Just as an individual grows to maturity as he learns what words are appropriate in what contexts, a mature society is one able and willing to make the hard judgment calls about which views should be off-limits, and when and where. For instance, it would be dangerous to institute a policy that no one could ever publicly voice sympathy for Hamas. However, in the immediate aftermath of Hamas’ horrific assault, statements that might previously have been merely questionable or offensive can become downright reprehensible and even dangerous. Faced with a powder-keg of Islamic radicals in many of its major cities, France went so far as to impose a complete ban on pro-Palestinian demonstrations days after the start of the war.

Unfortunately, we are not a mature society. Lacking any principled norms for how to speak responsibility, along with any principled commitment to objective truth, we find ourselves lurching back and forth between extremes of hyper-tolerance and angry intolerance. If anything good is to come out of the present heart-wrenching conflict, perhaps it will be a cultural moment of reckoning about the need to treat our words once again with the seriousness they demand.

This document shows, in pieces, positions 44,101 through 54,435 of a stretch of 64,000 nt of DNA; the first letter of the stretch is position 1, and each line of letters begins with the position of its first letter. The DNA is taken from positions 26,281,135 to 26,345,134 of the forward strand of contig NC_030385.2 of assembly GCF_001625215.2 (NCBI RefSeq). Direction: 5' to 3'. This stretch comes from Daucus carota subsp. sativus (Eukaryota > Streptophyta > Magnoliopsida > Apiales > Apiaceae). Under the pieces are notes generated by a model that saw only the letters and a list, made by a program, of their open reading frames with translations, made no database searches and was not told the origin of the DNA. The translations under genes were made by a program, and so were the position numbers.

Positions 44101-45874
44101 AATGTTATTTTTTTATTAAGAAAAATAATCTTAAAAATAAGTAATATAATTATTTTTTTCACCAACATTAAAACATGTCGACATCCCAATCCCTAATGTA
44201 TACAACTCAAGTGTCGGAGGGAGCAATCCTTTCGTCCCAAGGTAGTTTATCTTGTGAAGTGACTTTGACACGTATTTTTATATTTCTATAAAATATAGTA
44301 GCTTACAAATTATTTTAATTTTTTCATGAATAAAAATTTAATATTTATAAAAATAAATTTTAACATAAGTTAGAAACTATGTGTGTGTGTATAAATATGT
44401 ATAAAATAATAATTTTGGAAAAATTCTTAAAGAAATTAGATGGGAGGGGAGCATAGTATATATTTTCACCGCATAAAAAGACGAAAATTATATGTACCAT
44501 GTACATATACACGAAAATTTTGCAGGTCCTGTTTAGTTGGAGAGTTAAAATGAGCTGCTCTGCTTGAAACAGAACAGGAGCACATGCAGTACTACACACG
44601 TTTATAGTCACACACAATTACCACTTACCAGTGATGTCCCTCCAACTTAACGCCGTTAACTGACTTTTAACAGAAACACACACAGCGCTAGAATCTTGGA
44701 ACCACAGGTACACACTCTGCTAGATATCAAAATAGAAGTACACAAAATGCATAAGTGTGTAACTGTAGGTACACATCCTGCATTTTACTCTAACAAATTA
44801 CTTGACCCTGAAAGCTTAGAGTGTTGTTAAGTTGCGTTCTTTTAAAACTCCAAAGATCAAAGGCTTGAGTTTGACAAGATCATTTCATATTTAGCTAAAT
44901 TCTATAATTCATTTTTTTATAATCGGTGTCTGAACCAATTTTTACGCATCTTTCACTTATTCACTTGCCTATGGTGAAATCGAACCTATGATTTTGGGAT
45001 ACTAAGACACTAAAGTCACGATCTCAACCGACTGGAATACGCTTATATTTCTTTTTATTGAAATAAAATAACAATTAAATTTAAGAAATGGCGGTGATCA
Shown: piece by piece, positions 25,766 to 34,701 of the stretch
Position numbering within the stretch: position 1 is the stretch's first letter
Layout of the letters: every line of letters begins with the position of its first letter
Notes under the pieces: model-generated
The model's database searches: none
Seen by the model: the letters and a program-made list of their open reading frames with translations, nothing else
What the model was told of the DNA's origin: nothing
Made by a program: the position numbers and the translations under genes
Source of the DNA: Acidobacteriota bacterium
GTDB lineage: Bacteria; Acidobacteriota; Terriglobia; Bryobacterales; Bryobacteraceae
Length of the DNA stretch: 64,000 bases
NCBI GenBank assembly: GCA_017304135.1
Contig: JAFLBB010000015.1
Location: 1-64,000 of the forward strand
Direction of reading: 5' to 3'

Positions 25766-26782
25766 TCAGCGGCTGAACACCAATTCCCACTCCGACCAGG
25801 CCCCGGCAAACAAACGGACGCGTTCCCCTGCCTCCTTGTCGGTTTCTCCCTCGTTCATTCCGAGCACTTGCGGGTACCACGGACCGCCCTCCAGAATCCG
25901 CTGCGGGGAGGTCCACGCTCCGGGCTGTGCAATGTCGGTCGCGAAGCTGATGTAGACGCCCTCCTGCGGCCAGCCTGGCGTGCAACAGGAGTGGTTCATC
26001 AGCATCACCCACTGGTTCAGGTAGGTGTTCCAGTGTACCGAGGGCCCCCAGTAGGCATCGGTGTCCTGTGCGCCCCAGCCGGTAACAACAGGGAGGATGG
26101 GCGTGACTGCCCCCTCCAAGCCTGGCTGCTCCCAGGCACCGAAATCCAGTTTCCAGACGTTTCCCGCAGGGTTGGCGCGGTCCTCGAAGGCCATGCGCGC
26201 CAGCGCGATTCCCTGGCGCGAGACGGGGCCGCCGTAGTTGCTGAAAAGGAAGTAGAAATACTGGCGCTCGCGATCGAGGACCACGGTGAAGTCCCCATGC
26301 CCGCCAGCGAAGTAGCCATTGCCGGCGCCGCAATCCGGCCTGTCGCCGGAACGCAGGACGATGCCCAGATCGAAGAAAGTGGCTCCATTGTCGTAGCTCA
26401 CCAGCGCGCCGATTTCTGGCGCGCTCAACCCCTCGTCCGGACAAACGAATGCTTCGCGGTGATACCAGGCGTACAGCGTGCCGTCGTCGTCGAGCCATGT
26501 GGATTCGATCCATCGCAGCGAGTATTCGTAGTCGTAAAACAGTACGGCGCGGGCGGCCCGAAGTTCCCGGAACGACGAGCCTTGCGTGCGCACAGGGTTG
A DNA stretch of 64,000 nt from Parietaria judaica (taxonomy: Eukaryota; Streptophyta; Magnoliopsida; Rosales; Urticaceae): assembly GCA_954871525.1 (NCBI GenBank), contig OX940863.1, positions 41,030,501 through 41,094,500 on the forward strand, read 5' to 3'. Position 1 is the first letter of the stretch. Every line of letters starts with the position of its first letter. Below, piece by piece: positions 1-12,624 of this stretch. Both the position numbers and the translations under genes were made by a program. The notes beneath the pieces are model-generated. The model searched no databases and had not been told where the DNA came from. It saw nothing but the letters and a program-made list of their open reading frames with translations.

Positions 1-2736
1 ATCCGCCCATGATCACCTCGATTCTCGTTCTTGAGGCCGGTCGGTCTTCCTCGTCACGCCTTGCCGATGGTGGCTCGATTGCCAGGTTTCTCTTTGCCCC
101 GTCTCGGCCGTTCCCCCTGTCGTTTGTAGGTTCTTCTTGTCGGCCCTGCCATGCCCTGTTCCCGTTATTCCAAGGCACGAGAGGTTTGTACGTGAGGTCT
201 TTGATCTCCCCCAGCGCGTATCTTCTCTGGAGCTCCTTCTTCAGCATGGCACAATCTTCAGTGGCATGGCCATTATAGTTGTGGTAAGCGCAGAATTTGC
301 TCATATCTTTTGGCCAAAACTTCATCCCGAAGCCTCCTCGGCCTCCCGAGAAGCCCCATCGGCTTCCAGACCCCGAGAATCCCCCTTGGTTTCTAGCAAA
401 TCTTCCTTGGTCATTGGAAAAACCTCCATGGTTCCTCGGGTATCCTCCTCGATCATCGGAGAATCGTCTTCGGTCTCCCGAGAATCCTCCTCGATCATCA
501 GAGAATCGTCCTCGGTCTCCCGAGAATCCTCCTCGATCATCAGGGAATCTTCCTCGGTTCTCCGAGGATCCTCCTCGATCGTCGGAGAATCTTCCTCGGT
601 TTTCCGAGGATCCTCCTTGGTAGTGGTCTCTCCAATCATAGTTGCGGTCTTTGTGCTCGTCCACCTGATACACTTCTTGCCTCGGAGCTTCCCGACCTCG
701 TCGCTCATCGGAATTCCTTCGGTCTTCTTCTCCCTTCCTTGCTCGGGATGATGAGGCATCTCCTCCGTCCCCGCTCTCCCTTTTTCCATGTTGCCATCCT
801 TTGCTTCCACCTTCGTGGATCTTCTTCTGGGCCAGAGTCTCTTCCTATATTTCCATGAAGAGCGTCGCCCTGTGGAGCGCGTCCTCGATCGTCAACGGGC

Brad Littlejohn

Brad Littlejohn (Ph.D., University of Edinburgh) is a fellow in the Evangelicals and Civic Life program at the Ethics and Public Policy Center. He founded and served for ten years as president of The Davenant Institute, and has taught for several institutions, including Moody Bible Institute–Spokane, Bethlehem College and Seminary, and Patrick Henry College. He is recognized as a leading scholar of the English theologian Richard Hooker and has published and lectured extensively in the fields of Reformation history, Christian ethics, and political theology. He lives in Landrum, S.C., with his wife, Rachel, and four children.